• Remote maintenance including commissioning and firmware updates;
• Monitoring for unit failures and end-of-life for components;
• Intelligent emergency response, such as programmed evacuation procedures;
• Full integration with other security and emergency access systems;
• Data gathering to assess building traffic patterns, occupancy, and more.
Implementing an intelligent emergency lighting ecosystem also creates new possibilities for safer buildings. Sensors in emergency luminaires can be programmed to detect fire, smoke, carbon monoxide, or even the sound of a gunshot. Using preprogrammed responses those sensors can implement a response such as sounding an alarm, activating emergency lights, and alerting emergency services.
The connected ecosystem can use machine learning to provide proactive as well as reactive responses. For example, emergency luminaire sensors can detect the location of a fire or hazard. Based on incoming data the system can respond by lighting a path toward a safe exit, or detecting room occupancy to ensure the danger zone is clear. They can even trigger other systems such as locking and unlocking fire doors.
Since the ecosystem operates over Bluetooth mesh it can be accessed from any Bluetooth-enabled devices, such as a laptop or smart phone. Data also can be accessed over the Internet, which makes it easier to not only alert first responders but help them locate hot spots as well as locate building occupants who may be trapped.
The same intelligent ecosystem can be used for other applications. For example, Bluetooth sensors can control building access. Using Bluetooth tagging, individuals can be granted or denied access to specific areas based on the information on their badges. Visitors can be issued temporary passes with access credentials built in, and Bluetooth tagging can even be used for wayfinding, using Bluetooth beacons and mapping software that can run on your smartphone or tablet to guide you through the building or campus.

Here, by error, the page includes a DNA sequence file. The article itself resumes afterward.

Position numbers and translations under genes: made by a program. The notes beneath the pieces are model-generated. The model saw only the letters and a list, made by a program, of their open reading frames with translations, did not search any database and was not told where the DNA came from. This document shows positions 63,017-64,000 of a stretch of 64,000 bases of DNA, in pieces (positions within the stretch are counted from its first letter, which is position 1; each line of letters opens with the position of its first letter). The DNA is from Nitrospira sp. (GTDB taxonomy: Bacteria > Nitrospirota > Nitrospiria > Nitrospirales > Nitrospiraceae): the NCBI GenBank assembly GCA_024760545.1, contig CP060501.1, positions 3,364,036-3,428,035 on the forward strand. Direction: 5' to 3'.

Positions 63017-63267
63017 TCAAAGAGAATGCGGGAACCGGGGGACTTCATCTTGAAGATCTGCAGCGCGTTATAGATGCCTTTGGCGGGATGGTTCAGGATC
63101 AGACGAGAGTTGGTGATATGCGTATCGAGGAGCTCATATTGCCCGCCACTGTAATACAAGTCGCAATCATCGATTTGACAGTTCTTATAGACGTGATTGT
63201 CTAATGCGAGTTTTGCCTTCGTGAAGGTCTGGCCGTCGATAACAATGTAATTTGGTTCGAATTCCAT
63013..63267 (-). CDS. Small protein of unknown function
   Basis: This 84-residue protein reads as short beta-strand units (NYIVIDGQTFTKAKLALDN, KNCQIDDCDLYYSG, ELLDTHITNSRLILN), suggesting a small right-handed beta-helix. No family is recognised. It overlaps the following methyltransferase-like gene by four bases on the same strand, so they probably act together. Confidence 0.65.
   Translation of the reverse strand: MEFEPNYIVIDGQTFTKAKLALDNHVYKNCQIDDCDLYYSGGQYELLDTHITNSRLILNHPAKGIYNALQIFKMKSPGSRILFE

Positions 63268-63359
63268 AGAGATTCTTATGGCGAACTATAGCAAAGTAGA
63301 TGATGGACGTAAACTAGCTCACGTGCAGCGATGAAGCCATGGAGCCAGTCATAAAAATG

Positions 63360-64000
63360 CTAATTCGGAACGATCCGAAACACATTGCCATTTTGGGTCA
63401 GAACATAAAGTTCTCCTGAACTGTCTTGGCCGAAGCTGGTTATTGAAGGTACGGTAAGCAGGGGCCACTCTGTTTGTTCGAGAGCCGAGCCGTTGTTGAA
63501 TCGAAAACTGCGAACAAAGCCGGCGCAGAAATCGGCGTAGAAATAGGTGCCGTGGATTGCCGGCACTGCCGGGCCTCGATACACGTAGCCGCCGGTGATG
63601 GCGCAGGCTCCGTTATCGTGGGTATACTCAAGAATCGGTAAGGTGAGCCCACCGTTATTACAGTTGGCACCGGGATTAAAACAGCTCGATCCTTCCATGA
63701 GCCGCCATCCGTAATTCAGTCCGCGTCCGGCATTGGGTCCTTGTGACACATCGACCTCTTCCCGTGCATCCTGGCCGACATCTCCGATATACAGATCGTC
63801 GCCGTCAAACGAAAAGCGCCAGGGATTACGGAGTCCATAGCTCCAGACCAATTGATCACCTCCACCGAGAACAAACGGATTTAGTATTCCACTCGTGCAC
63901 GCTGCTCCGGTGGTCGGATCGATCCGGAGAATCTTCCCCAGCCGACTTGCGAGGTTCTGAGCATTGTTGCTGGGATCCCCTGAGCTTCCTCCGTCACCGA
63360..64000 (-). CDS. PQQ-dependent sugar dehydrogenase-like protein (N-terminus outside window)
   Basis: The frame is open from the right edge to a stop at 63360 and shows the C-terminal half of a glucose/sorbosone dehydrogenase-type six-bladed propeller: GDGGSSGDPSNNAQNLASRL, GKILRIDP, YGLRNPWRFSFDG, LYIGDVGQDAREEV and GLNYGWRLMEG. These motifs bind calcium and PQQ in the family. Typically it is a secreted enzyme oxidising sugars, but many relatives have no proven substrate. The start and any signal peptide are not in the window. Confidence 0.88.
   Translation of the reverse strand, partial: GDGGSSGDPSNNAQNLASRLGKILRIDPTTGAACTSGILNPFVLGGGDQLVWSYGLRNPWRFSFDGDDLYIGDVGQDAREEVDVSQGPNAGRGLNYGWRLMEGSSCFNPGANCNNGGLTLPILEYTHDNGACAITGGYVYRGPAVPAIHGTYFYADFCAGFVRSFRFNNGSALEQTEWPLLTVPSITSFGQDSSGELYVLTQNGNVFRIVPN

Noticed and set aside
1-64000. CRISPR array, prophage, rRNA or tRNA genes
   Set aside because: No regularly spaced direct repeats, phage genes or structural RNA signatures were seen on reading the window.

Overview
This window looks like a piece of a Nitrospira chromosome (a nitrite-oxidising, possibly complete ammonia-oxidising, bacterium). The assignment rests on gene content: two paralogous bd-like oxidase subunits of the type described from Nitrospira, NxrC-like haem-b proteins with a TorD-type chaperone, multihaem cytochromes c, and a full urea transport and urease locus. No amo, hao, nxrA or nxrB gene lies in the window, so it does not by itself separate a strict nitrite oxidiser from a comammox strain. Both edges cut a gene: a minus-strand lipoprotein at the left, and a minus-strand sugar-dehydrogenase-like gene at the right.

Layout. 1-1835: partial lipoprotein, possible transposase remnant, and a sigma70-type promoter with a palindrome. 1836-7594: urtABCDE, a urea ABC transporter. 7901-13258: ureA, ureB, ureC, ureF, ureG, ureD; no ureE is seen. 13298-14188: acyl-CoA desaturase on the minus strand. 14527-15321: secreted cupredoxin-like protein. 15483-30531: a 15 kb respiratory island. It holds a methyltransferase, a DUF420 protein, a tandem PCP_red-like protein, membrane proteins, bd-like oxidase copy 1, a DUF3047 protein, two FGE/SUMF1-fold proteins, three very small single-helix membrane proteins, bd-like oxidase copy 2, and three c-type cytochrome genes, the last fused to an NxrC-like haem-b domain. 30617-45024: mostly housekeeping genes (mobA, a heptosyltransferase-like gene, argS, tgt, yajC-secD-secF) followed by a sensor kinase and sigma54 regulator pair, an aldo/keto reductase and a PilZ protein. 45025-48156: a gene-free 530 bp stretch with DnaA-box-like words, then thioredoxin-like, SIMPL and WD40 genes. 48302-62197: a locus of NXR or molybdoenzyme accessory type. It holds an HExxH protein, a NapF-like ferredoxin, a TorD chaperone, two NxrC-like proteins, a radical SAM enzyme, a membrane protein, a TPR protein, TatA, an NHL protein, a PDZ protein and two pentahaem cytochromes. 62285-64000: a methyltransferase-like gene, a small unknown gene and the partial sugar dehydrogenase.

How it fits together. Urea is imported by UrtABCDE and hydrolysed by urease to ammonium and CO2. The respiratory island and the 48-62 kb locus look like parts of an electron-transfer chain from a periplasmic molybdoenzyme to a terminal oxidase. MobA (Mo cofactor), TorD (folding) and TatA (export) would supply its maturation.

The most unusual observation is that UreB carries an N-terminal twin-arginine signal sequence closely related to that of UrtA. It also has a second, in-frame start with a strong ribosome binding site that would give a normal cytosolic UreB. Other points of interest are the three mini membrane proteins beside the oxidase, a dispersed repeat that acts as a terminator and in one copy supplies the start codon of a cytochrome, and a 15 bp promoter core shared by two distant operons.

A Foundation for Building Automation
Once you have an intelligent ecosystem in place, you can extend it to support other applications beyond emergency response and building access. For example, the same emergency luminaire sensors can be used to monitor building environmental conditions, such as ambient temperature and available light. The ecosystem can be programmed to respond to changing light conditions, either dimming room lighting, automatically lowering or raising blinds, or turning off lights in unoccupied rooms. It also can be used to activate HVAC for consistent temperature and humidity.
In fact, this type of intelligent lighting system is an ideal skeleton for building automation for the Internet of Things (IoT), especially since Bluetooth mesh can handle any type of data traffic. For example, DALI (Digital Addressable Lighting Interface) is a common standard for light dimming controls, but HVAC uses a (building automation system (BAS) protocol such as BACnet. While the wireless infrastructure can handle different types of data traffic, you still need a common protocol, such as IoT, to make disparate systems interoperable. With IoT you have a foundation platform that can support multiple building automation protocols, providing a central access point to all building management systems as well as access via the web.
You can expect to see more smart LED drivers with Bluetooth mesh capability coming to market. Installing or retrofitting smart LED emergency luminaires will likely prove the simplest way to connect an entire building into an intelligent building management infrastructure.
By Jeremy Ludyjan
Jeremy Ludyjan LC, is Senior Director, Field Marketing, for Fulham, manufacturer of innovative and energy-efficient lighting sub-systems and components for lighting manufacturers worldwide.